It’s no secret that witchcraft has become hugely popular among teens – particular among girls who are falling into the trap of believing that witchcraft is a new kind of female empowerment. For example, Veronica Varlow – aka the “Love Witch” (who is also an International burlesque showgirl) has a glamorous website full of ultra-feminine imagery in which she claims to guide women “to own their raw instinctual power through love, magic, sensuality, body confidence, sacred ceremony & tantra.” When you enter her website, you’re instantly greeted with a drop-box that lures in bold pink letters - “Join the Love-Witch Sisterhood! Get the secrets, divinations, and the discounts, Babe!”
Varlowe is just one of many “hipster witches” who are luring girls into the “Craft” by the thousands. All it takes is a combination of the typical teen girl’s low self-esteem and body image issues and a super-trendy female figure with all the answers and you have an instant connection. Insecure girl meets successful witch and voila! The magic happens.
And it’s easy to keep it happening, thanks to the “Influencer Witches of Instagram” with their tens of thousands of (mostly young female) followers and the Big Witch Energy (BWE) apparel that often distinguishes their fan club.
Once captured by the excitement of it all, it’s off to the online bookstore for a copy of the best-selling Teen Witch: Wicca for a New Generation by Silver Ravenwolf. Barnes and Noble, dedicates a whole section to books about spell-casting and wizardry.
For the typical parent who may be reading this blog, it probably sounds absolutely horrifying, and most will probably hope this dark trend never touches the life of their loved one, but too many parents have been contacting us lately whose daughters got caught up in this latest version of evil-chic. They sent me photos of the strange objects they found under their daughter’s bed or in a top drawer, and all of them look very much the same.
Here are some of the typical articles a parent may stumble across in a teen’s room that may indicate involvement in witchcraft.
Wrapped or corded bundles of roots and herbs
Crystals & stones
Incense (such as Palo Santo sticks which often come with a crystal attached)
Book of Shadows (which is the diary witches use to record their activities, favorite spells, etc.)
Pentacles (particularly in jewelry)
While some of these items may be innocent, if they are suddenly appearing in your teen’s room, it may be an indication that your child is dabbling in wicca/witchcraft rituals.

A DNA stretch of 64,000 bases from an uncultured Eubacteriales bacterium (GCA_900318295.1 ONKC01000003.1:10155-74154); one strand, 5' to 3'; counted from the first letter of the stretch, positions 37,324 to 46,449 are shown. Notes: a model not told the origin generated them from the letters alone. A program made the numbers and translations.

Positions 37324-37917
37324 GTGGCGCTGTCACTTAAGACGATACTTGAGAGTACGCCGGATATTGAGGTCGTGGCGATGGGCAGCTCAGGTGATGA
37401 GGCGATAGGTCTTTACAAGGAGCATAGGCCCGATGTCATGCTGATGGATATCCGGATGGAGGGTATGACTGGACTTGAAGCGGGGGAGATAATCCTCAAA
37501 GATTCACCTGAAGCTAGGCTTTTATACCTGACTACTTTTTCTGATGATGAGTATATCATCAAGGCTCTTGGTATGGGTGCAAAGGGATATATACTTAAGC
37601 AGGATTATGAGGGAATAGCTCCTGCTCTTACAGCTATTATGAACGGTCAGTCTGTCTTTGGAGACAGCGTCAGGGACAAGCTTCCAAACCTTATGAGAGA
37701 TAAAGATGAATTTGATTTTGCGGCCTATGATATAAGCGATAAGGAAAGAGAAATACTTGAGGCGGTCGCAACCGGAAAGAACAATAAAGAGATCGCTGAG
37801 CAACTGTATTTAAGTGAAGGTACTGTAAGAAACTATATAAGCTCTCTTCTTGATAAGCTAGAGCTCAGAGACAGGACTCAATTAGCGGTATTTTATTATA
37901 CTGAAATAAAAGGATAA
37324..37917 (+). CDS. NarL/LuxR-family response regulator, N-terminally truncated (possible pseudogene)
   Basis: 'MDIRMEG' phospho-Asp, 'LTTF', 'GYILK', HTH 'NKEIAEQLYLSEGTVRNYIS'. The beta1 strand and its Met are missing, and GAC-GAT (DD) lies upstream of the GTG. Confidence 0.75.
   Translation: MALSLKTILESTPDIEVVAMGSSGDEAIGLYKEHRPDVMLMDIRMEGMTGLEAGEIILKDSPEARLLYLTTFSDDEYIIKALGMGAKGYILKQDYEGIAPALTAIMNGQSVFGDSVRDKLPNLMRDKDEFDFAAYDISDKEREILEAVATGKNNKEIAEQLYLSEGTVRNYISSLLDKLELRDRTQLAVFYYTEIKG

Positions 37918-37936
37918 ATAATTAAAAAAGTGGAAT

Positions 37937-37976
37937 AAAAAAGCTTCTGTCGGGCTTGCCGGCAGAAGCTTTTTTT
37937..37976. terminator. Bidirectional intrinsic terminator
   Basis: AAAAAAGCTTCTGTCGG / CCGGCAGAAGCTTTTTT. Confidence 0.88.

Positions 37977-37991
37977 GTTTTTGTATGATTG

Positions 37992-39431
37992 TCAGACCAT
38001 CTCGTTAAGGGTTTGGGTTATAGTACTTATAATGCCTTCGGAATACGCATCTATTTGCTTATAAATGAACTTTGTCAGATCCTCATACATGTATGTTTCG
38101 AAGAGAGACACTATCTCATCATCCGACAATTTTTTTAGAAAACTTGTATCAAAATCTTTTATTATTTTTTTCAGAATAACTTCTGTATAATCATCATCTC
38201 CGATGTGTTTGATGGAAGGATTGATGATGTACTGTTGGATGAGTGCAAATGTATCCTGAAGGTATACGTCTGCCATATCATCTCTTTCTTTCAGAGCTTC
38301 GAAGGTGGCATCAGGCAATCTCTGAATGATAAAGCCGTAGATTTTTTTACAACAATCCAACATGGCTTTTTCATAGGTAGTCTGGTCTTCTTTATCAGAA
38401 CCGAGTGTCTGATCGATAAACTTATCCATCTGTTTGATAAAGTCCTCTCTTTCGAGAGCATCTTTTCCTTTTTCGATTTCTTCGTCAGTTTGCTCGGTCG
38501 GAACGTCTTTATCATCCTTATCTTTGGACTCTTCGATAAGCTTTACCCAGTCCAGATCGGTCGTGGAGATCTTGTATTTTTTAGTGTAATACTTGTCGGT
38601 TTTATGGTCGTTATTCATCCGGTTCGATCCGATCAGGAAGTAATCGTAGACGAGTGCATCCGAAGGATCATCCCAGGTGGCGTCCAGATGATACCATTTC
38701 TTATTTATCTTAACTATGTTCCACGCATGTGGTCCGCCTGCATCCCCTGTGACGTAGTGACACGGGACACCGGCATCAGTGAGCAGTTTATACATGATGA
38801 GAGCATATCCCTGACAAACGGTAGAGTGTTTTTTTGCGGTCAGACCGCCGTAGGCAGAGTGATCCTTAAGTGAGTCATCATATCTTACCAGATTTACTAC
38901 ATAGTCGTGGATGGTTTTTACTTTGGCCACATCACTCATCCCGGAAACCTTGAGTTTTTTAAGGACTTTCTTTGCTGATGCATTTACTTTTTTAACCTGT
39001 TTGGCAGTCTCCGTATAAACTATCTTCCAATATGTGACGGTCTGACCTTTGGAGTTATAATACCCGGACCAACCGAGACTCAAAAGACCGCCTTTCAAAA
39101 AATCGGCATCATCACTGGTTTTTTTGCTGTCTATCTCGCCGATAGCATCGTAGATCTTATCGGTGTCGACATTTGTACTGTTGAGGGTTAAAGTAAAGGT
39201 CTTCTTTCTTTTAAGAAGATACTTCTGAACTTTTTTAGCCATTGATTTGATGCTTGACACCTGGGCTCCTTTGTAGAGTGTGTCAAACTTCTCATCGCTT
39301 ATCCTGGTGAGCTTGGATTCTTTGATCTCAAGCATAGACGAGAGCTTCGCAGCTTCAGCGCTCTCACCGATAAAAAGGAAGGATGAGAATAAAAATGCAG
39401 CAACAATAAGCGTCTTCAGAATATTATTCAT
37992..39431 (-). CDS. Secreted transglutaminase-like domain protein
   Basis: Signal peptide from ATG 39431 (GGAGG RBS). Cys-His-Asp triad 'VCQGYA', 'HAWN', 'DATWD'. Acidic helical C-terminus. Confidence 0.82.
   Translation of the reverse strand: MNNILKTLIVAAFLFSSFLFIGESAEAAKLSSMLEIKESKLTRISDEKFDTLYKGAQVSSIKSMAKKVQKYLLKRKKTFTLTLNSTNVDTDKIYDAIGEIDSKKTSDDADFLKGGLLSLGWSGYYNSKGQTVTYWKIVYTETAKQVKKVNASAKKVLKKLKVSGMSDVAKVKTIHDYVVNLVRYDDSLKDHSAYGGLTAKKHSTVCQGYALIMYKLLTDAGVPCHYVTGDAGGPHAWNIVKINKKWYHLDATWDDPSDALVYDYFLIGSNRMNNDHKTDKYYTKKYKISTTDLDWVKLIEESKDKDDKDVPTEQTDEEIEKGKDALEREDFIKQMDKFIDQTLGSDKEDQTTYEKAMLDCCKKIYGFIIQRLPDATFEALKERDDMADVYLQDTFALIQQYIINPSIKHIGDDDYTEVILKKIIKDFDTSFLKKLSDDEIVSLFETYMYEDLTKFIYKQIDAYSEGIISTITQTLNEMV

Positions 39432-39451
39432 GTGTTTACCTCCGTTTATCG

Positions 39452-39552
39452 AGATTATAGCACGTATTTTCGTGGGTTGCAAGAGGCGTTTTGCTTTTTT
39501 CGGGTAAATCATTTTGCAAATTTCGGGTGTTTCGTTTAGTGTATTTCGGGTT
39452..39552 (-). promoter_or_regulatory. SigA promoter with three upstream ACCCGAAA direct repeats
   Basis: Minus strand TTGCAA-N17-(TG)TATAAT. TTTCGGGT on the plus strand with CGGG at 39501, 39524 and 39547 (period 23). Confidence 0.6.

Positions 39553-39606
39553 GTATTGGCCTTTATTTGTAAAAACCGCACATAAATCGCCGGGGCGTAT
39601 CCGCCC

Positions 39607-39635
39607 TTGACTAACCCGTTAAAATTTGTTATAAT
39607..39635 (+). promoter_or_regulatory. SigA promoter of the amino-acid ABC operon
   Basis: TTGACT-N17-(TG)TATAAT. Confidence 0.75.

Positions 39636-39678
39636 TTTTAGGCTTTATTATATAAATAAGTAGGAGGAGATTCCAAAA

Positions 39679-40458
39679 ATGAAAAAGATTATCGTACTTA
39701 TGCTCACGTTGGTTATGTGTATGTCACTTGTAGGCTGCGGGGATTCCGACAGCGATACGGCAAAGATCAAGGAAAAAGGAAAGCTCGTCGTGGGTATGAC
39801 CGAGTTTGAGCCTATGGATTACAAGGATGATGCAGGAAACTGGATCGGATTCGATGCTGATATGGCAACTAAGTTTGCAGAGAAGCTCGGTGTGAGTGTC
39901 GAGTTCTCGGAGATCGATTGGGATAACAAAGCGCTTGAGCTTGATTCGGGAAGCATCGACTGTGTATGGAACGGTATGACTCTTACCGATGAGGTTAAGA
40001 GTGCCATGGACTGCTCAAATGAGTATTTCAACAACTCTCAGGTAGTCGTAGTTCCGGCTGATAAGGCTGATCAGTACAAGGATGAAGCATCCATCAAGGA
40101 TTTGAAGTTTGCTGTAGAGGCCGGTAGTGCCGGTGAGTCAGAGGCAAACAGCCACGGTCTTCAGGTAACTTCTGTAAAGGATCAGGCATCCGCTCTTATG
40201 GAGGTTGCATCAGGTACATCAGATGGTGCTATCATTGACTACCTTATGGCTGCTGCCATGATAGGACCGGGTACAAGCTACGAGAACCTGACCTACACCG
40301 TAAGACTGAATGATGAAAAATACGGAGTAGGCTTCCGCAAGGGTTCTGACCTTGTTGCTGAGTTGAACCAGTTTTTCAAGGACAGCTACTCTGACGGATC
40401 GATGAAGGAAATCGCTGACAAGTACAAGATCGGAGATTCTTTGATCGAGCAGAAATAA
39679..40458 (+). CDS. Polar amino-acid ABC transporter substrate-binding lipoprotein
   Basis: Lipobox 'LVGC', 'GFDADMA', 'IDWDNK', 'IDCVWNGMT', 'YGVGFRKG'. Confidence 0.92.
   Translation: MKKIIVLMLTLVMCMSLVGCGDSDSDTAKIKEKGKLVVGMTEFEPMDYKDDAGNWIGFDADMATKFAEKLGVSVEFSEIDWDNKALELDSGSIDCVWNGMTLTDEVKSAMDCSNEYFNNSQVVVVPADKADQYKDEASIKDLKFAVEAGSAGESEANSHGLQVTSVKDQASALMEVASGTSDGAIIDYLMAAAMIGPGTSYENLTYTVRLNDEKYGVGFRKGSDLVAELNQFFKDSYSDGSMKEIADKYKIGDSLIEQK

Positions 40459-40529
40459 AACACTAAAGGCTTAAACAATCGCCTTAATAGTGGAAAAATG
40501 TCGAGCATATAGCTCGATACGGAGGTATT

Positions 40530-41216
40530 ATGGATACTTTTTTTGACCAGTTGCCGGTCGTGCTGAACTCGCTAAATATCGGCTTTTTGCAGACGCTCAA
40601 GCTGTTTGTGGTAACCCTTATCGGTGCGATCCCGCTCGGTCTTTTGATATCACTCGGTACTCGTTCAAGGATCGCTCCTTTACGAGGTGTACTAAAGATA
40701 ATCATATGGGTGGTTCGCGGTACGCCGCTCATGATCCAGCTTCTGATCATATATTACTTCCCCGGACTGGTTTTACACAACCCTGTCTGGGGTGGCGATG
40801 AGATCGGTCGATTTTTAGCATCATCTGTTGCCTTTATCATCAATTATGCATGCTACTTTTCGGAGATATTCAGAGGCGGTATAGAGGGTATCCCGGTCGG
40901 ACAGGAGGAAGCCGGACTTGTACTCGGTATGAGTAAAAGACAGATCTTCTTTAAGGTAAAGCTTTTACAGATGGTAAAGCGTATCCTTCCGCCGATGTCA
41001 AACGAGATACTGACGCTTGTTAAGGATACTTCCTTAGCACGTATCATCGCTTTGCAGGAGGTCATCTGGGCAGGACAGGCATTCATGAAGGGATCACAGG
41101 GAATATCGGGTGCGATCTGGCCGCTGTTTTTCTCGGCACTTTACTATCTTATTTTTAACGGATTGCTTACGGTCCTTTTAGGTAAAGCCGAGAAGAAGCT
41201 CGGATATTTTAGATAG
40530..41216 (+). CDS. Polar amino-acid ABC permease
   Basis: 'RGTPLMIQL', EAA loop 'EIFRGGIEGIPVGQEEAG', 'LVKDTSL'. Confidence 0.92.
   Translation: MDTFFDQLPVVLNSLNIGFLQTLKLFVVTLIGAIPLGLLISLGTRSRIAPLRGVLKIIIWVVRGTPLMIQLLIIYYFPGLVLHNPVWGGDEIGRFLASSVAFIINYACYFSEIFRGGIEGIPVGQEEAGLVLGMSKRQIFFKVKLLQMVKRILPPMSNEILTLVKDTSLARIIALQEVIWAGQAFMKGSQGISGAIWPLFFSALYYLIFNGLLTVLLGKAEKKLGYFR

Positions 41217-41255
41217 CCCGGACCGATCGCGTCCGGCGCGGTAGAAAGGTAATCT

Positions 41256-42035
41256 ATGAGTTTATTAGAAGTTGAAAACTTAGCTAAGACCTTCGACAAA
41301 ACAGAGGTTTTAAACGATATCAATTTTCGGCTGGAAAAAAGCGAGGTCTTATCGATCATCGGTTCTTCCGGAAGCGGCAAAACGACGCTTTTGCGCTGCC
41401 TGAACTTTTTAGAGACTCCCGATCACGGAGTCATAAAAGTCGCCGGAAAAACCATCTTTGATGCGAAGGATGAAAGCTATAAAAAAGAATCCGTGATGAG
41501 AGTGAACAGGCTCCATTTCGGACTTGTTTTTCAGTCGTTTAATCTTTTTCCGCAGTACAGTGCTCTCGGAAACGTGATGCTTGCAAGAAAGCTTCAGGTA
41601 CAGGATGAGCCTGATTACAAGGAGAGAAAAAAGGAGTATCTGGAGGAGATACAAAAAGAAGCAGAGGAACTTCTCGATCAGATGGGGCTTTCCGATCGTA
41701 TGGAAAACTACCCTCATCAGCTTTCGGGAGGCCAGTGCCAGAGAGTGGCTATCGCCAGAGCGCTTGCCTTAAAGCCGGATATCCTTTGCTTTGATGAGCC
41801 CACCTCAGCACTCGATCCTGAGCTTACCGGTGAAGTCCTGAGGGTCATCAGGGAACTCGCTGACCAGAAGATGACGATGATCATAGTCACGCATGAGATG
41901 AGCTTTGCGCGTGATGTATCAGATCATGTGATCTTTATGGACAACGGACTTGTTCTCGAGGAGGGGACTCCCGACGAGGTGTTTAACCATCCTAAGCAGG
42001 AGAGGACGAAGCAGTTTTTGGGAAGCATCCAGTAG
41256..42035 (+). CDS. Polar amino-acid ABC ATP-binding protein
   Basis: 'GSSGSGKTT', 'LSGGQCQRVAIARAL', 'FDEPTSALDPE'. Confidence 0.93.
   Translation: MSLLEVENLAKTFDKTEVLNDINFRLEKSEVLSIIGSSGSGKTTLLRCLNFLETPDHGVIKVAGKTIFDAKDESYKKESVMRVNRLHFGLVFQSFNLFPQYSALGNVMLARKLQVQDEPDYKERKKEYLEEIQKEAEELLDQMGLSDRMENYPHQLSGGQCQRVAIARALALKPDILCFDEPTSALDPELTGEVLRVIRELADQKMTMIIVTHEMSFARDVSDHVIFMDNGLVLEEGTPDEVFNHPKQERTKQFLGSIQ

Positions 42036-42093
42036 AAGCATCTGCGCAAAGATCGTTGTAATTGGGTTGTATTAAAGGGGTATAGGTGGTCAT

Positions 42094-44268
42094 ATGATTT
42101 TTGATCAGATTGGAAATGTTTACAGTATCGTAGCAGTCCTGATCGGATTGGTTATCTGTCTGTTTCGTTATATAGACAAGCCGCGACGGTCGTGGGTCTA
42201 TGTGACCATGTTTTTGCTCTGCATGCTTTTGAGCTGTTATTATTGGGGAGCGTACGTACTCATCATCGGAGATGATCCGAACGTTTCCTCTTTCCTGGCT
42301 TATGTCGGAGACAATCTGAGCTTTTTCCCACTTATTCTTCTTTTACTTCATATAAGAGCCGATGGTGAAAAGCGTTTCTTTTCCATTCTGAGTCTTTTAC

You may also want to check your teen’s Kindle to see what kind of books they have been downloading. Periodically review their social media feeds – if you have access to them - to see what sites they are visiting.
If you find any of this evidence, before confronting your teen, it may be helpful to take a moment to understand why teens typically become involved in these practices:
• For girls who are at an age when they are both discovering their femininity and learning how to rebel, the idea of forming a “goddess centered” society free from the tyranny of men – which is so much a part of Wiccan lore – is very attractive.
• For teens of both sexes, the idea of being able to control spiritual powers may be the perfect antidote to the feelings of powerlessness that are so typical of young people of this age.
• Many are attracted to the environmental movement and witches are very often involved in the conservation of the earth and is within this movement that they recruit teens.
• The idea of being involved in a practice where practitioners write their own rules – which is the case for the highly eclectic practices of Wicca and witchcraft – is extremely compelling to youngsters.
Instead of just demanding that they give up the practice at once, remember that most teens get involved not just for one of the above reasons, but also because they generally lack any realistic education in the occult and are going on what they read on popular websites and social media. Do them a gigantic favor by introducing them to authentic teaching about the occult, such as books written by exorcists.
For example, ask them to read An Interview with an Exorcist by the great Spanish exorcist, Father Jose Antonio Fortea. This book is written in a Q&A style that is easy to read and is loaded with facts about exactly how the devil operates and what risks are involved in consorting with the dark arts.
My book, the Learn to Discern Compendium: Is It Christian or New Age, lists 30 different New Age and occult-based practices to be wary of and explains – in a non-preachy way- why they are dangerous from a scientific as well as a religious point-of-view.
The book, Wicca and Witchcraft: Understanding the Dangers, was written by a young woman named Elizabeth Dodd who dabbled in witchcraft until encountering a spirit who would not leave her alone. Her terrifying experience led her back to Christianity and may be just what your teen needs to read to realize that getting involved in witchcraft doesn’t necessarily mean a happy ending.
For the sake of their spiritual welfare, teens should be encouraged to renounce these activities and repent for having participated in them both privately and in the Sacrament of Reconciliation.
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